My questioner at the socialism talk seemed to be identifying with the demand side of flea markets — as a person walking up and down the rows of stalls and enjoying the merchandise. Flea-market "junk" is indeed appealing; it brings us into contact with our own past, and deepens our sense of aesthetic continuity. Old coins, 1970s bell-bottom pants, Wendell Wilkie campaign buttons, sturdy old toaster ovens, Tramp Art picture frames, juke boxes, 1950s costume jewelry, guitars with Elvis Presley emblazoned on the front, art-deco chinaware, bauhaus reproductions — this stuff is fun. Life is nothing, if not fun! Socialism must have this sense of joy and connectedness at its heart, and it is good that socialists are thinking about this tradition and enjoying the flea-market experience, from the standpoint of the customer.

We must, however, also take a walk on the supply side. The vendors, it would seem, fall into three main categories. First, there are the full-timers, who rely entirely on the income from flea-market sales for their livelihoods, and sell mainly low-grade goods: clothing and housewares of recent vintage, often seconds, or quality rejects, acquired from current manufacturers, if not illegally at least informally. These vendors put in long hours, and the time spent acquiring merchandise, perhaps during the week, must be added to the time spent in the stalls on weekends when computing income per hour. It is not hard to see this category of vendors as a component of Marx's reserve army of unemployed — an instance of the casualization of labor whose other forms have been increasing in importance: involuntary part-time work, "service" employment and working below acquired skill levels, in addition to "official" unemployment. The growth of flea markets in recent years may be, to some extent, an element in the deepening crisis of accumulation afflicting our imperiled economy; the increasing capital flight and outsourcing associated with imperialist "globalization" destroys the skilled jobs base, sending large numbers of workers into insecure, unskilled, casual or part-time labor — or flea markets. That puts the antique candlestick holders and Turkish carpets in a somewhat different light.

The second category of vendors are the part-time hobbyists, and this category tends to dominate the popular image of flea markets. These people have "regular" jobs, and incomes. They enjoy selling in weekend flea markets partly for the extra income, but mainly as participants in the community of collectors and sellers of a particular category of merchandise, and for the culture of camaraderie and fellowship at the flea-market sites themselves. For these folks, flea markets are a way of life, and — despite tales of fabulous enrichment3 — they usually acknowledge that money, especially money per hour, is not the object. Thus, an NFMA survey of vendors included the question: "What are the top three issues that you see challenging the success of your market and the flea market industry overall?" The second most common response: Walmart, Ebay/Internet, and Dollar Stores; vendors are clearly feeling the pressure from these sources. (The only response more common than these three was "price of gas." The role of the automobile and gasoline prices in deepening exploitation in the U. S. economy is another story, for another time.)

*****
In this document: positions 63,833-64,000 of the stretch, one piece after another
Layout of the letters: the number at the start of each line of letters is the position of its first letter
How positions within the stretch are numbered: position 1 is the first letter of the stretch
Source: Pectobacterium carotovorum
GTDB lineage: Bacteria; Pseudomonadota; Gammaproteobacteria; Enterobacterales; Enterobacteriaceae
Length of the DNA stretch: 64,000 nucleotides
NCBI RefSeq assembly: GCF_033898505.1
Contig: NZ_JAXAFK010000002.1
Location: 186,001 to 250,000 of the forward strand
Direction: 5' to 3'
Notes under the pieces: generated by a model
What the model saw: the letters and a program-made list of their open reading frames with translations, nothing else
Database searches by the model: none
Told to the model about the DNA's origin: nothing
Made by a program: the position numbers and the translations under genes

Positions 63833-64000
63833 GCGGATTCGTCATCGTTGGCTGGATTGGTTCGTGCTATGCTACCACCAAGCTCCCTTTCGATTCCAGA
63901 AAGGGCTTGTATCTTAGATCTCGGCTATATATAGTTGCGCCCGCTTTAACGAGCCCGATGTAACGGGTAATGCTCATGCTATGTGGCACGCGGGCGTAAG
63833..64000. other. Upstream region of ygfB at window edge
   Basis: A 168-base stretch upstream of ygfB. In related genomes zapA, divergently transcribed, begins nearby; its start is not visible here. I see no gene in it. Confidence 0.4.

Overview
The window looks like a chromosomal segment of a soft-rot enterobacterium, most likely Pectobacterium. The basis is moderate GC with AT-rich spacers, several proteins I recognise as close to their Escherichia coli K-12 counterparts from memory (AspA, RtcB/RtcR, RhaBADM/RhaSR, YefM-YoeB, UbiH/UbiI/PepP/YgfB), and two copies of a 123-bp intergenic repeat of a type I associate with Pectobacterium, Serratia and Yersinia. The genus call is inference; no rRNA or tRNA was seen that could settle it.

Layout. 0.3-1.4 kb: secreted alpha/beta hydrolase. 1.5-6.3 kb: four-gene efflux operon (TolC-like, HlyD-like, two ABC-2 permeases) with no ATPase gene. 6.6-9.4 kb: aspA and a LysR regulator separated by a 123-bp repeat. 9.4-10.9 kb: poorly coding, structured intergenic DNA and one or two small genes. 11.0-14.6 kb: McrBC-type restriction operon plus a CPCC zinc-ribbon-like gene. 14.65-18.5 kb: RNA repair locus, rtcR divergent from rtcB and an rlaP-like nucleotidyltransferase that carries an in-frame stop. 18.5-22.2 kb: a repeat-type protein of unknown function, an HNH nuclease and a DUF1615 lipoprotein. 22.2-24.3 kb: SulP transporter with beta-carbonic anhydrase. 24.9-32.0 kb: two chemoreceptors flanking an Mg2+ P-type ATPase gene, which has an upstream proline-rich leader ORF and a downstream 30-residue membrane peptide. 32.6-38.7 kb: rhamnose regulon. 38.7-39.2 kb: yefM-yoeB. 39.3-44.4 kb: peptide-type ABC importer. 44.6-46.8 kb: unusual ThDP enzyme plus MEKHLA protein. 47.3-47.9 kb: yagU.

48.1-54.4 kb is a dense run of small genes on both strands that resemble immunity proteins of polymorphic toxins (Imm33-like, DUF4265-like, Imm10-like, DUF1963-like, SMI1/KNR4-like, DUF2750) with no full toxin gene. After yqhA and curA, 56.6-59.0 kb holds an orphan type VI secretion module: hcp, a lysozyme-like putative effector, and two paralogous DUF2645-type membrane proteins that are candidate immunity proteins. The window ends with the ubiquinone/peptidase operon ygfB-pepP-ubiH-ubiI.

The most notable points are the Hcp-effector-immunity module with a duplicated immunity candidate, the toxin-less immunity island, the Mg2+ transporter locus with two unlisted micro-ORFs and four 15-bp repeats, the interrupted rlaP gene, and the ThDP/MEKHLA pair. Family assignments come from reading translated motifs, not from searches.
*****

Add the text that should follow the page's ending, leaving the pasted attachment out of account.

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1. The full text of the Lecture will appear in a forthcoming issue of the Review of Radical Political Economics.

2. Concerning the origin of the term, "flea market," there are two theories. 1) In New York, around the time of the American Revolution; a market in lower Manhattan was named "Fly," from the Dutch "Vly" or "Vlie," which means "valley" (the "valley market"), and is pronounced "flea." 2) The term originated in Paris, as "Le Marche aux Puces" ("The Market of the Fleas") at a later date, and makes its appearance in the United States in the 1920s. The references to "puces" refers (semi-humorously?) to a popular perception that fleas infested either the goods or the merchants! (One is not sure which.)

3. Flea-market mythology is ripe with contradiction: tales of easy wealth (magnified by selective perception), against persistent references to those who persevere out of sheer love for the process; customers who range from formidable ("our people have incredibly long memories; you can't bring the same items twice") to stupid ("they will buy anything"). It is, of course, the reality itself that is contradictory.